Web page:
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Irish at forefront of Hawaii's language revival

By Máirtín Ó Muilleoir

Hilo, Hi. - A hearty céad mile fáilte wasn't what the Irish Echo was expecting at the Hawaiian language department of the University of Hawaii but then it's not every day that lecturer Keola Donaghy gets to practice his Irish.

A polymath who hails from Philadelphia, Keola - bar the fluency in Hawaiian - is direct from central casting at Irish America: big guy, big smile and firm handshake.

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"Tá fáilte romhat, is mise Keola," he says ("You're welcome, I'm Keola") before reminding his visitors of his Irish Echo connection: he made the front page in 2007 after Irish customs officials controversially deported him as he entered the country to study at Cork University.

Since then, Donaghy, who was baptized Joseph, has completed a doctorate in New Zealand and gone on to excel as a teacher of Hawaiian. "I wanted to study in Ireland because I had attended an Irish language intensive course at Oideas Gael in Donegal in 2002 and it had really opened my eyes to my Irish ancestry and heritage," he says. "I hadn't left Hawaii from the age of 10 until I was 25 and didn't have much curiosity about my Irish background though I knew my ancestors had come from Ireland - or at least three quarters of them had - hundreds of years ago. My visit to Donegal changed all that and I really looked forward to returning but the customs people had other plans."

Although, questions were raised about his case in the Dáil, he never received any apology and officials appointed to carry out an inquiry did so without speaking to him.

Of course, all this was pre-Farmleigh and the new-found appreciation of the role of the diaspora among the great and the good in Ireland.

Moving from Philadelphia to Hawaii at the age of 10, the young Donaghy developed an intense interest in Hawaiian song, which in turn led him to language classes. Soon after, he volunteered to take a beginners' class in his local Hawaiian immersion school and then found himself delving deeper into the language to keep ahead of his pupils. Today, he's a respected lecturer at the College of Hawaiian Language at the University of Hawaii's Hilo, Big Island, Campus. And his Irish ain't bad either.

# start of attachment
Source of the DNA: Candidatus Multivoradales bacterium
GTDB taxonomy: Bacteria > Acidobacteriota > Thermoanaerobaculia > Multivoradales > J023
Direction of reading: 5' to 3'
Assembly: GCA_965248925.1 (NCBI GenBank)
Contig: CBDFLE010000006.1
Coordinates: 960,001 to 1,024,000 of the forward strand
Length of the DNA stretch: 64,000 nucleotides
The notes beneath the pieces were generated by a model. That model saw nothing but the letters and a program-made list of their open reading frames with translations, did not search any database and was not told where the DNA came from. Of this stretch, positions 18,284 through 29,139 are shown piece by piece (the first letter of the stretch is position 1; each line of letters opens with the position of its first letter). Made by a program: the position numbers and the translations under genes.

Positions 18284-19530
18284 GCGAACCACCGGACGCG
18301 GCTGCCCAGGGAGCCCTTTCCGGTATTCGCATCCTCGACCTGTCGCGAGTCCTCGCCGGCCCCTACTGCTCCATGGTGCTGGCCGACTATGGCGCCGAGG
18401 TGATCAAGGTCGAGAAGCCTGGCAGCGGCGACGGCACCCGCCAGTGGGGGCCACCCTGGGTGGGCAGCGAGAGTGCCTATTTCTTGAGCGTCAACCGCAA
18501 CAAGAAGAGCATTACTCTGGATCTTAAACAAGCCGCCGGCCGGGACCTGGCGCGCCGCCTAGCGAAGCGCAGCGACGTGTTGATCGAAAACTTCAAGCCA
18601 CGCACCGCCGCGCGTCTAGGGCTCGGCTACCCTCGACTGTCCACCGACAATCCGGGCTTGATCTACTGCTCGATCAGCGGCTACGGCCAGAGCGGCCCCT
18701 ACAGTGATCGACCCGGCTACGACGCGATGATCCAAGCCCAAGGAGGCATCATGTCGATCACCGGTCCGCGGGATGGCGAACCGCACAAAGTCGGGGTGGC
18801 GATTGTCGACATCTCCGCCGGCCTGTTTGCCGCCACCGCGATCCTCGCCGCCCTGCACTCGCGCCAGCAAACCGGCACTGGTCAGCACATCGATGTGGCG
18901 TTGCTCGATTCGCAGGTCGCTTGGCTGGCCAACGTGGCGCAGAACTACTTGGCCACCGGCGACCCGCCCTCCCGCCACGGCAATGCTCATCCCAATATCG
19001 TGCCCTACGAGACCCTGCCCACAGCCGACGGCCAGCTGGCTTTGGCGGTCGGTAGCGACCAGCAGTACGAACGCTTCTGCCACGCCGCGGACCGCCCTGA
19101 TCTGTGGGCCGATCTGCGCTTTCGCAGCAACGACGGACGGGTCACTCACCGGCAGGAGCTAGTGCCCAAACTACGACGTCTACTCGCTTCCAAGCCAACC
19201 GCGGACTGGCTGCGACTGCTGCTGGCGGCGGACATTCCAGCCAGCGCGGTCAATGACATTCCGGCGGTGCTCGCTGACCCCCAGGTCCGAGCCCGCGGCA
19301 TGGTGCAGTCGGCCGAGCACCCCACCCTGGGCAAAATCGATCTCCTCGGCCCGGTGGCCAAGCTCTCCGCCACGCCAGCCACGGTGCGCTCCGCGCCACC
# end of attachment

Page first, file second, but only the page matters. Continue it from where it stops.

However, he's not the only member of the faculty who can boast of Irish roots.

Professor Kalena Silva, director of the College and a native Hawaiian, also has Irish blood. One of his forebears was a McCandless, Scots-Irish who came to Hawaii from West Virginia in the mid-19th century and whose extensive ranches continue to leave their mark on the archipelago.

Today, Professor Silva is one of 10,000 speakers of Hawaiian from a native population of 250,000 on the islands (from a total population of 1.2 million) and a leading proponent of efforts to restore the language's fortunes. In the mid-70s, what was once the official language of the nation-state of Hawaii - overthrown by US businessmen in 1893 - was at death's door. "Only 35 people under 30 spoke Hawaiian by 1973," he says. "Today, of the 10,000 native speakers, the majority are under 30."

Kick-starting the language revival - and today Hawaii is the only state in the Union which has an official language as well as English - was the civil rights fervor sweeping the globe in the sixties. "Our people came together in the sixties and realized that if they didn't do something the language would be lost forever," says Dr Silva. "This coincided with a rekindling of interest in all things Hawaiian such as the hula dance, celestial seafaring (the first Hawaiians had travelled over 1,000 miles in canoes to their new home, using the stars to navigate) and music."

This Hawaiian renaissance was underpinned by the immersion school movement, Aha Púnana Leo, which was launched in 1985. Today over 2,000 pupils, ranging from preschool to high school, are on the rolls across 11 sites.

While his peers were turning their backs on their native tongue, the teenage Kalena Silva was beating a path to his grandmother's door to beg her to teach him Hawaiian. "Though my grandparents spoke Hawaiian, they didn't pass the language onto my father as it was looked down upon. But my grandmother agreed to speak the language to me, though many times I was asked by family and friends, 'why are you learning Hawaiian?'"

Today, Professor Silva is respected both at home and abroad as an authority on Hawaiian but his love of language extends far beyond the classroom. "For me, my language is everything," he says. "It is my connection to this land, the breath of life which defines me emotionally, physically and psychologically. If I didn't have my language, I wouldn't know who I was."

Under Professor Silva's tutelage, the College of Hawaiian Language has scored many firsts. It is the first Native American language college in the U.S. and its MA in Hawaiian language and literature is the first MA in a specific Native American language.

As he readies himself for an overnight long-haul flight to attend a conference on endangered languages in Norway, the Hawaiian scholar has much to be proud of. "In the seventies, eighties and nineties, some people thought we could have a renaissance of Hawaiian culture without the language but that is changing now. The language is the fiber which binds us to our cultural identity."

[PHOTO: Academics Keola Donaghy and Kalena Silva.]

 

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